The mind is a curious thing. Oddly enough, it seeks security in such silly concepts as the past. But what if the mind learned not to do that? What if the mind trained itself not to seek security in the past and only focused on what was happening in the present? What would happen then?

That, of course would take an immensely courageous mind, more daring than going to war, or to fight for what we think is right. Focusing on the present would involve a mind that is free of the past, free of all concepts of what our world is or shoulAd be, free of all the images that we have concocted in our minds - images of ourselves, of the ones around us, of our world, and of our universe. This would be a mind that sees the reality of what we are, and what the reality of this very moment is. This is a mind that would see truth.

All of this undeniably sounds quite abstract, quite distant from anything intelligible, significant, or vital, while many are only steps away from tragedy every moment, and never realize it. We think that this unaware way of life is normal, intelligent, common sense, yet lives have become so terrible for so many people all over the world, lives that are only sorrow every moment, and we rationalize that this is acceptable and normal.

Those who control these people, who have power over them, have minds trapped in the past, trapped in the future, minds that cannot get out from under the oppression of images and concepts, mired in endless thought and emotion, ambition and the fear that creates ambition, and never free to see that which is beyond experience.

The usual response to all of this is, "Impossible! You are dreaming! Not practical or realistic. Give us something to believe in." And so, many never try to even look at their minds, as if their minds are an omniscient spirit apart from "them," something untouchable. Yet the reality is that their minds are nothing but inconsistency. There is no stability, no calmness, no clarity, only past images in which to hide that becomes their security, but that kind of security is not secure at all; that security is the essence of fear.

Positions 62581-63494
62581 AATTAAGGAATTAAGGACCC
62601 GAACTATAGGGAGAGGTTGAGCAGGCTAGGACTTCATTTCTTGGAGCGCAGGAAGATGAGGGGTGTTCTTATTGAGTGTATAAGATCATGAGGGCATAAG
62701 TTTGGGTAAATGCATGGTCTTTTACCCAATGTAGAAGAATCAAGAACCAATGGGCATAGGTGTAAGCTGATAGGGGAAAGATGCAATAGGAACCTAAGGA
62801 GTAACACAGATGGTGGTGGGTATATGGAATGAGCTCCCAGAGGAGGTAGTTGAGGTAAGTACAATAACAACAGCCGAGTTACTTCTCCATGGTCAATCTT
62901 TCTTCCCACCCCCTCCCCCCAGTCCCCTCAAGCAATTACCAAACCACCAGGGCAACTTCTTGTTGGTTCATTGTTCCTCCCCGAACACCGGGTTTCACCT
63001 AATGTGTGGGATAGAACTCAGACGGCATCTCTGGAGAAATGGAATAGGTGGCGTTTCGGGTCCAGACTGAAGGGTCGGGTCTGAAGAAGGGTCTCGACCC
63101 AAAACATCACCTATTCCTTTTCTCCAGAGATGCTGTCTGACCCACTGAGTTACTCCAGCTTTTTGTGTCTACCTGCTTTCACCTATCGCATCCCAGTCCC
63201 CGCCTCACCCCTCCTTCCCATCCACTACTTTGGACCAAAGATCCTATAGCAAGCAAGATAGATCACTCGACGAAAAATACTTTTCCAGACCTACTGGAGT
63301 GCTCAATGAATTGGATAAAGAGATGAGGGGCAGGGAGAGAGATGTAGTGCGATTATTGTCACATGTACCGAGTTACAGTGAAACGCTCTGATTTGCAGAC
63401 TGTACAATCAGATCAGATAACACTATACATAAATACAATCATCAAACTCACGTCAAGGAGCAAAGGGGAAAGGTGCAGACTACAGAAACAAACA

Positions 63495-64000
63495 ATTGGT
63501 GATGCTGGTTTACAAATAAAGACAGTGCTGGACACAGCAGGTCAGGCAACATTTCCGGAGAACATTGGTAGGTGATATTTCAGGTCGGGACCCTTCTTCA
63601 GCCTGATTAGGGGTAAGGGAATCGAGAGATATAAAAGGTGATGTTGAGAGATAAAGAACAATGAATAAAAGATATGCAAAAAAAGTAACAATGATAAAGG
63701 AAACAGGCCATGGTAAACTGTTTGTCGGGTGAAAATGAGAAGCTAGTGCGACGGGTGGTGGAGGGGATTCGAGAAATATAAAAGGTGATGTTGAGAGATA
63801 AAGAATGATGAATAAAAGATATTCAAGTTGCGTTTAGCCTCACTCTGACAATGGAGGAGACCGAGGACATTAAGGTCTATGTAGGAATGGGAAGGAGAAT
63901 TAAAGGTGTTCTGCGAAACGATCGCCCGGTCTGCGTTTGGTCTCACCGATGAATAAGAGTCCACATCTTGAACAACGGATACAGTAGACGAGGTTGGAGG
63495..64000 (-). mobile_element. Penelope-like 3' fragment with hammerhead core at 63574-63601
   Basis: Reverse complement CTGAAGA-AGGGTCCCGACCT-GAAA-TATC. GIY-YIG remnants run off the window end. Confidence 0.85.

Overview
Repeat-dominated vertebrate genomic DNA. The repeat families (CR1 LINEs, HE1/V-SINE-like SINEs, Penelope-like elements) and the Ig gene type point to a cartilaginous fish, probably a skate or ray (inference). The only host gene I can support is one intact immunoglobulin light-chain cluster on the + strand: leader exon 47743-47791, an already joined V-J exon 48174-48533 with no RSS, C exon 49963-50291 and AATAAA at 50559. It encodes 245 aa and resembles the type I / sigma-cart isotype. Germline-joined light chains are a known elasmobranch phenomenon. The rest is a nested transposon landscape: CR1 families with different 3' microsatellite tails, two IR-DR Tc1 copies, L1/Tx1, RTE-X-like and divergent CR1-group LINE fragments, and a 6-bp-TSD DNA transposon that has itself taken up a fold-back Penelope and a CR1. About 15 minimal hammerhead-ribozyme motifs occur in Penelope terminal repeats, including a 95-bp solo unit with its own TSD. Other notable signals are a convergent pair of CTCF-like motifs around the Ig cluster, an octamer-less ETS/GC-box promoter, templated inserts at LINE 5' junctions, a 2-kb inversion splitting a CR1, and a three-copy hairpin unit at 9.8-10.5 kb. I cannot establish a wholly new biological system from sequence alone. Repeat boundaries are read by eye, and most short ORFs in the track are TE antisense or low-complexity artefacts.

What is true freedom? What is the true freedom whispered about by the sages? It is a mind free of images and free of the past. A mind that is free is a mind that knows no boundaries, an unlimited mind that can see eternity. This is the end of violence. This is the beginning of peace; not peace as a concept, or a peace to fight for, but a peace that transcends fighting and striving; a peace that knows no limits with a limitless mind that knows no conflict.

So we meditate to quiet our minds, to end the obsession with our pasts and futures. We meditate to be in the present. But try as we will, meditation cannot always change our fearful minds. It's only when we stop trying to meditate, and simply observe what is happening in each moment of time (which is usually our simple breath), without the accumulation and encumbrance of our past and future, that we begin to see with different eyes.

So, "Why do I meditate?" In a way, I never meditate. Or, maybe I'm always meditating. I simply try to know, internally, what is happening moment to moment.

Author's Bio: 

E. Raymond Rock of Fort Myers, Florida is cofounder and principal teacher at the Southwest Florida Insight Center, His twenty-nine years of meditation experience has taken him across four continents, including two stopovers in Thailand where he practiced in the remote northeast forests as an ordained Theravada Buddhist monk. His book, A Year to Enlightenment (Career Press/New Page Books) is now available at major bookstores and online retailers. Visit